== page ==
The regular public schools work OK for many people. They don’t work for other students. At least that’s the perception. Many of the allegedly under-served students are Black or Hispanic.
Republicans have long endorsed giving vouchers to families to spend on whichever school they prefer. This approach sought to open taxpayer dollars to a market competition. They anticipated that private schools would soak up much of the money in what amounted to a referendum on the public schools in any given constituency.
Thirty years ago, Democrats bent before the winds to avoid breaking. They agreed to charter public schools. Charter schools enjoy a degree of autonomy from the school district bureaucracy, but receive public funding. Moreover, and here’s the rub, students have to apply and be accepted. In effect, this allows the charter schools to cull out all the students who are undesirable for one reason or another. Special-needs students get culled. So do the unmotivated. So do persistent discipline problems. All this dross gets left behind in the regular public schools. They are doomed.
That is exactly the—often unspoken—motivation for parents who want to enroll their children in charter schools. Some public schools (and some entire school districts) were in a downward spiral long before the charter school movement arose. Students in charter schools, it is alleged, are freed from disorder and distraction. Students in charter schools, it is alleged, can actually engage in learning. Poor people who see education as a way out like charter schools.
Charter schools have proved themselves popular. Today, 3.6 million students attend 7,700 charter schools. There are several million more students on waiting lists to get into charter schools. Of these, better than two-thirds are from low-income households.
The Obama Administration favored charter schools. Hence, it came as a surprise when Joe Biden expressed reservations about charter school. Now the Biden Administration has proposed additional regulations for charter schools. As justification, critics of charter schools point to a series of scandals involving some of the “for-profit” charter schools. However, the “for-profits” account for 12 percent of the charter schools, while the new regulations will apply to all the charter schools (about one-half of the total) that receive federal funds.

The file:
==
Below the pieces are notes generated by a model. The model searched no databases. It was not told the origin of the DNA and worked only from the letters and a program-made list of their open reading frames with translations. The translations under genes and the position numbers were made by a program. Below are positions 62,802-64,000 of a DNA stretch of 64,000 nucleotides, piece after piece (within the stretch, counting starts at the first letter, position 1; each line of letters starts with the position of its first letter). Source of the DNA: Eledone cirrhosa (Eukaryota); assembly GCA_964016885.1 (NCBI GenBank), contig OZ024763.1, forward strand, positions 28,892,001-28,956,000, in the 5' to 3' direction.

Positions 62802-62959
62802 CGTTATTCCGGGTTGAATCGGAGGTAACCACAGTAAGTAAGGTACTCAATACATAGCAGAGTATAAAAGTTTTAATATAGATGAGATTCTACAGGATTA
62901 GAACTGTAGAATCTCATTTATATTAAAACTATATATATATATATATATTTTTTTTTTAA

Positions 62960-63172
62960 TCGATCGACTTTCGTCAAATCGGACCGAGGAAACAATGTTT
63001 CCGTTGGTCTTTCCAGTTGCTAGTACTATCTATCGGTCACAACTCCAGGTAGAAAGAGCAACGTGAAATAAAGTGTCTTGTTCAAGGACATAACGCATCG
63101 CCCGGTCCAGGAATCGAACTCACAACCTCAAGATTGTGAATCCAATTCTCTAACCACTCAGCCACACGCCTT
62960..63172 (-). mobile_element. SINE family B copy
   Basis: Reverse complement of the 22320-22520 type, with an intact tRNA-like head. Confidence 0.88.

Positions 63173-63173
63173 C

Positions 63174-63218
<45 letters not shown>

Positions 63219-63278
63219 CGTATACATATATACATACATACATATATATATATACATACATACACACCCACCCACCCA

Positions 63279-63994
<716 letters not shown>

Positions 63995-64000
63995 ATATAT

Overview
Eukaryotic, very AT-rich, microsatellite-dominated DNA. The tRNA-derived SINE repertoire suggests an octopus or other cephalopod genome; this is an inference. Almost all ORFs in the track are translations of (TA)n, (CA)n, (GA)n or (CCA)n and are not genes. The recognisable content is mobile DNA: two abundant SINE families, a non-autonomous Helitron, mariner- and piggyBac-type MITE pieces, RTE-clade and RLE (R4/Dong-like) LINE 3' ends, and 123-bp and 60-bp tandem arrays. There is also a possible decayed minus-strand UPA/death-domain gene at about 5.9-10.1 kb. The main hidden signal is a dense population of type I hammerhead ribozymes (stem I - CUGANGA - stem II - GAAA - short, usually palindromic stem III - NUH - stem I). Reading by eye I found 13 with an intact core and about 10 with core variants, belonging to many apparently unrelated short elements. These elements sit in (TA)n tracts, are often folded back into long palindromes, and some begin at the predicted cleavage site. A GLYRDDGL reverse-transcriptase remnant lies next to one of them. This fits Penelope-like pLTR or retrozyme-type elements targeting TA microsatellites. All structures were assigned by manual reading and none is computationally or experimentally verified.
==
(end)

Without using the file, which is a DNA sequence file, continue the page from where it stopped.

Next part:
One requirement has drawn much fire from charter school supporters. Teachers unions and school districts have resisted the growth of charter schools. The regulation would accord priority in gaining grants from the federal Charter School Program to charters that partner with regular public schools. This would allow the school district to brake the growth of the charter schools in their area. Similarly, new schools would have to assess “unmet demand.” That appeared to be defined in quantitative terms, rather than in terms of public school failure to educate. The reaction against the regulations has been intense and bipartisan.
 Erica L. Green, “Charter Rules Pushed by U.S. Spur Backlash,” NYT, 14 May 2022.
 President Biden is best understood as a “time server.” This old-timey expression means someone without any personal convictions who thinks that s/he must follow the prevailing spirit/beliefs of the time in which s/he lives. Hence, Senator Biden was tough on crime in the Nineties and is appalled at mass incarceration today. He supported opposition to mandatory bussing to integrate the schools and is now appalled to have it thrown in his face by Kamala Harris.